Last week, I confidently walked up 2 steps to shake hands with two important University of Toronto figures. “Congratulations, high distinction is a great accomplishment” said the UTM Principal. He released my hand from his handshake and I shook the hand of the woman who sat beside him. I complimented her glasses. They were purple and they were shaped like a hexagon. I thanked them once again for congratulating me then turned around to face the crowd. I saw the next duo of students ascend the platform so I made my exit by waving to my parents one story above.
I was the fourth person to get my diploma out of all the Bachelor of Science students from UTM. I sat and held the immaculate piece of paper that I had earnestly worked hard for and waited for the ceremony to finish. Four years of a self-perpetuating cycle of excitement, self-doubt, relief, and success. More than 200 students filled Convocation Hall and I wondered: what’s next?
Family parties, dentist’s appointments, and friend hangouts have allowed me to rehearse and revise my career plan. I entered university with the dream of becoming a medical doctor but that dream quickly flew away as I realized that I did not want to be a doctor after all. I was not ready to commit and invest more than 6 years of further education to give up time with my future husband and kids.
The next dream came in when I began my second year of studies and thought about pursuing a career in neuroscience research. That, too, was whisked away when I found myself wanting to go home immediately after one hour in the lab. In third year, I then thought of a career in naturopathic medicine, but once again, I realized that I wanted to save my physical, emotional, and mental energy for those around me – my family, future family, and friends.
While these dreams faded, I put in my time and effort in my minor in Biomedical Communications (BMC). Whenever I worked on assignments for this minor, I could play any playlist (or podcast), open Adobe Illustrator, and meticulously create illustrations of skulls, beetles, or mandibles. I would gaze at the clock, and realize that school began in 5 hours. “I can work on this tomorrow” I would cheerfully say, then turn off the lights and jump into bed.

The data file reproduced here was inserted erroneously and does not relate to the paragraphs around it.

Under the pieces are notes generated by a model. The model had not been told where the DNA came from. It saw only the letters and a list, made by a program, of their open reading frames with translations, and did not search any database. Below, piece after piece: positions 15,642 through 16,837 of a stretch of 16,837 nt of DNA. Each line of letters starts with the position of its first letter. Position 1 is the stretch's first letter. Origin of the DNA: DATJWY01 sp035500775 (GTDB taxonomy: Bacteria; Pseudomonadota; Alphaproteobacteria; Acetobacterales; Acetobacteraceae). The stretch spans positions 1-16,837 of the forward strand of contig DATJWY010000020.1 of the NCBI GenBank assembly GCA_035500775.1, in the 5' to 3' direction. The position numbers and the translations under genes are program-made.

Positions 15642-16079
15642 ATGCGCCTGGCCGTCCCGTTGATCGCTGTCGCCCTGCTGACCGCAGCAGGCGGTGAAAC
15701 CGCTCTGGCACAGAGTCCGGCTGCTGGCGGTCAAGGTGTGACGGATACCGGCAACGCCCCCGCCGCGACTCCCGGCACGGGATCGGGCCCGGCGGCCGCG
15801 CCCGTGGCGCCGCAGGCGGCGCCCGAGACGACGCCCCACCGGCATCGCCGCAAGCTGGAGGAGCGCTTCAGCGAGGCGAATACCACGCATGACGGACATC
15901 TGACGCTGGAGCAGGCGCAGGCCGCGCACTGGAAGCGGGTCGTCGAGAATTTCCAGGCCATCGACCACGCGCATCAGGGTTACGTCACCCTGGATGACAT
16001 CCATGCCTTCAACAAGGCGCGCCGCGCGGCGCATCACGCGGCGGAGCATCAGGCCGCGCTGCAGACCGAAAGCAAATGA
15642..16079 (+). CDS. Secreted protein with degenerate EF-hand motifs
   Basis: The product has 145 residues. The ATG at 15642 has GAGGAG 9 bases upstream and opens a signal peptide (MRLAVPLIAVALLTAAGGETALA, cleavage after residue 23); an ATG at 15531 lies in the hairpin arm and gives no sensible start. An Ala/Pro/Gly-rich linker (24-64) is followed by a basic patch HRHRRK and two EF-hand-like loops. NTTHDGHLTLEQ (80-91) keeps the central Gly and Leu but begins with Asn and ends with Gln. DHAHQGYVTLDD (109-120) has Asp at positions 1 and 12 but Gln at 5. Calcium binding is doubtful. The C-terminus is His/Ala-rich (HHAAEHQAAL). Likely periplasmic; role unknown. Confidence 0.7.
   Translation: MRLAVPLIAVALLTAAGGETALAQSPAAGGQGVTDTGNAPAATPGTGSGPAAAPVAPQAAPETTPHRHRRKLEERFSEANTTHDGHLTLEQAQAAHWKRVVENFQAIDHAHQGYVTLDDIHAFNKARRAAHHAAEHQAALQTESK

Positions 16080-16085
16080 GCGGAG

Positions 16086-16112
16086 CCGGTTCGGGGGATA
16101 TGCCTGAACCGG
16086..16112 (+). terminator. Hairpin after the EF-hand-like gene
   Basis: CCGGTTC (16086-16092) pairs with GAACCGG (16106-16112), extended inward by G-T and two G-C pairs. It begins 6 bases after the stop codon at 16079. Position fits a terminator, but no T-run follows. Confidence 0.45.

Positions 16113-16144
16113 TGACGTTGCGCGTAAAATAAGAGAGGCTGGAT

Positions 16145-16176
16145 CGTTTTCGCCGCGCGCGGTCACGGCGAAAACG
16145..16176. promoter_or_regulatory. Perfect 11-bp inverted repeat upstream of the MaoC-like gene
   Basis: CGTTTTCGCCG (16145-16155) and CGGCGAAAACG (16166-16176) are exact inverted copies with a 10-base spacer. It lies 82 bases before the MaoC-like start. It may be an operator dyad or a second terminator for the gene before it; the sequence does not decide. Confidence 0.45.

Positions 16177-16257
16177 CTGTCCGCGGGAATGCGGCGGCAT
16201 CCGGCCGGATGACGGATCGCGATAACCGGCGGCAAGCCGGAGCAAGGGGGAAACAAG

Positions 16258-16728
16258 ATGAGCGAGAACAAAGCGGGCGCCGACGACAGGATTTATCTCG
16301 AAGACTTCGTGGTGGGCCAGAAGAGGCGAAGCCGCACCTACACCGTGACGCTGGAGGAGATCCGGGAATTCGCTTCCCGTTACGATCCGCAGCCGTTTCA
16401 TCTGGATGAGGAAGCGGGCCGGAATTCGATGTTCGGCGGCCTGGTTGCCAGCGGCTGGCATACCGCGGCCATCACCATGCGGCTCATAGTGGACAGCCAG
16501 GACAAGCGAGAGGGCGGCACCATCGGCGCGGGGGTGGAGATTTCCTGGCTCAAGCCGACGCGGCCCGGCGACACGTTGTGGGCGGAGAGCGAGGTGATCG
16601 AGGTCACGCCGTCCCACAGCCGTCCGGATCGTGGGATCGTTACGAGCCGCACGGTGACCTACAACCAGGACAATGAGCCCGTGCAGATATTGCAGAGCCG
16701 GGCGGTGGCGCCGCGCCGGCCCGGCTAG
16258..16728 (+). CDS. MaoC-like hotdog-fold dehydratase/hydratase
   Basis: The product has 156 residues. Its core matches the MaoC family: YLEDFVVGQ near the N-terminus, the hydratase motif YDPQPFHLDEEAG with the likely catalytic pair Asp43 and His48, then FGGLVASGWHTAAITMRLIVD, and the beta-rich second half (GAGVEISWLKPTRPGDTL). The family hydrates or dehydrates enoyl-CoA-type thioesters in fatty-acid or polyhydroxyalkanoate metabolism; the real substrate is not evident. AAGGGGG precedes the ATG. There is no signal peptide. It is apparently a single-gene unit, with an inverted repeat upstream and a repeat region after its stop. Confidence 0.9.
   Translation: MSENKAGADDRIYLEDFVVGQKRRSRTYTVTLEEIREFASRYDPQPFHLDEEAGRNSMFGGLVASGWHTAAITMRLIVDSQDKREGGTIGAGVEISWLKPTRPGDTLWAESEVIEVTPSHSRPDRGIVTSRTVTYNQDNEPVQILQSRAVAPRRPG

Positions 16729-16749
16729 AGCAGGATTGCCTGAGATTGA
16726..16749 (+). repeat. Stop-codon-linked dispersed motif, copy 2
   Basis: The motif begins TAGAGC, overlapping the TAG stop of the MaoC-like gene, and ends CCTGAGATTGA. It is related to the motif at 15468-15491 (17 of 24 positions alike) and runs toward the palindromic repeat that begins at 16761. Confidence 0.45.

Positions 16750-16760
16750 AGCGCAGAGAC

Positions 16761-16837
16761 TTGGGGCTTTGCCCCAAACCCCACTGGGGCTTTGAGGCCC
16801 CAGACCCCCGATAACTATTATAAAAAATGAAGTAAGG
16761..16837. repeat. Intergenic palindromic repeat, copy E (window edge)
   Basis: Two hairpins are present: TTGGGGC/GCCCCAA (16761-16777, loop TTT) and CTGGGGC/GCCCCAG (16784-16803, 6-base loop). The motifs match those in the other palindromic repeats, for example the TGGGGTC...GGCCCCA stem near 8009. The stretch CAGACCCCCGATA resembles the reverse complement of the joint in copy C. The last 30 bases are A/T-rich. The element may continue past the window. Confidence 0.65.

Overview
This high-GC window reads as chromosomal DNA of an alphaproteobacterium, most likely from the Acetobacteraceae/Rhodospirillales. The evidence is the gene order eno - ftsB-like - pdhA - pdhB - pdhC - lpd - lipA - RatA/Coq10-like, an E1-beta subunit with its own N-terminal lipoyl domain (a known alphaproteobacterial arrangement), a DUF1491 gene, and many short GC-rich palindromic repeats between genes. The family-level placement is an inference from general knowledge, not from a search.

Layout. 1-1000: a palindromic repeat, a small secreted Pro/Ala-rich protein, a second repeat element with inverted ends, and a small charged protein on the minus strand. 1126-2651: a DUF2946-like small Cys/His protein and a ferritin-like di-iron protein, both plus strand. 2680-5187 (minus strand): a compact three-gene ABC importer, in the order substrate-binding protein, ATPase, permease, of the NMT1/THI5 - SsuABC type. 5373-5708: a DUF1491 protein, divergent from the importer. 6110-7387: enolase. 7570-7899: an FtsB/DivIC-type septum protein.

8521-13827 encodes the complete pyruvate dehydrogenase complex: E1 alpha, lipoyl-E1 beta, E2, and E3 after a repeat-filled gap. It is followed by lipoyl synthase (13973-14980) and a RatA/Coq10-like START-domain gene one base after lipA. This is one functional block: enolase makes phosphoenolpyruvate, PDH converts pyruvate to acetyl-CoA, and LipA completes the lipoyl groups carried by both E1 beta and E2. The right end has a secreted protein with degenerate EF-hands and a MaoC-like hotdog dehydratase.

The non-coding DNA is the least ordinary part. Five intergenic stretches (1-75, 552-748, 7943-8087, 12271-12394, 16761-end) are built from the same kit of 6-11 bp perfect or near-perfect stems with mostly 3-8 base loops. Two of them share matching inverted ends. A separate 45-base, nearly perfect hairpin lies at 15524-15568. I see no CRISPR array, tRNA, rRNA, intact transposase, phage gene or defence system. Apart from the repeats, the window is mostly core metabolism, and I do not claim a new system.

I only had two psychology courses in my fourth year. These last two courses would fulfill my program requirements so I filled the rest of my timetable with the BMC courses. Looking back at it now, it was the best undergraduate year I ever had. I excelled academically and emotionally. My GPA was the highest it had ever been and I was happy to go to class. I was happy to stare at my laptop and ever so carefully adjust colors, anchor points, and typefaces. I was excited to summarize complicated information into a one page illustration. I satiated my hunger for feedback by booking appointments with TAs and professors to get their opinion on my work. Their comments on contrast, use of colors and alignment was a conversation I loved to be part of.
When I completed the fall semester, I knew that studying BMC was my new dream. However, when I finished the spring semester, I knew that the field of science visualization was no longer a dream for me. Instead, it became a goal. And so, when I sat in my convocation ceremony, reflecting on the beauty of the past four years, I knew what was next: it’s time to create more illustrations and celebrate.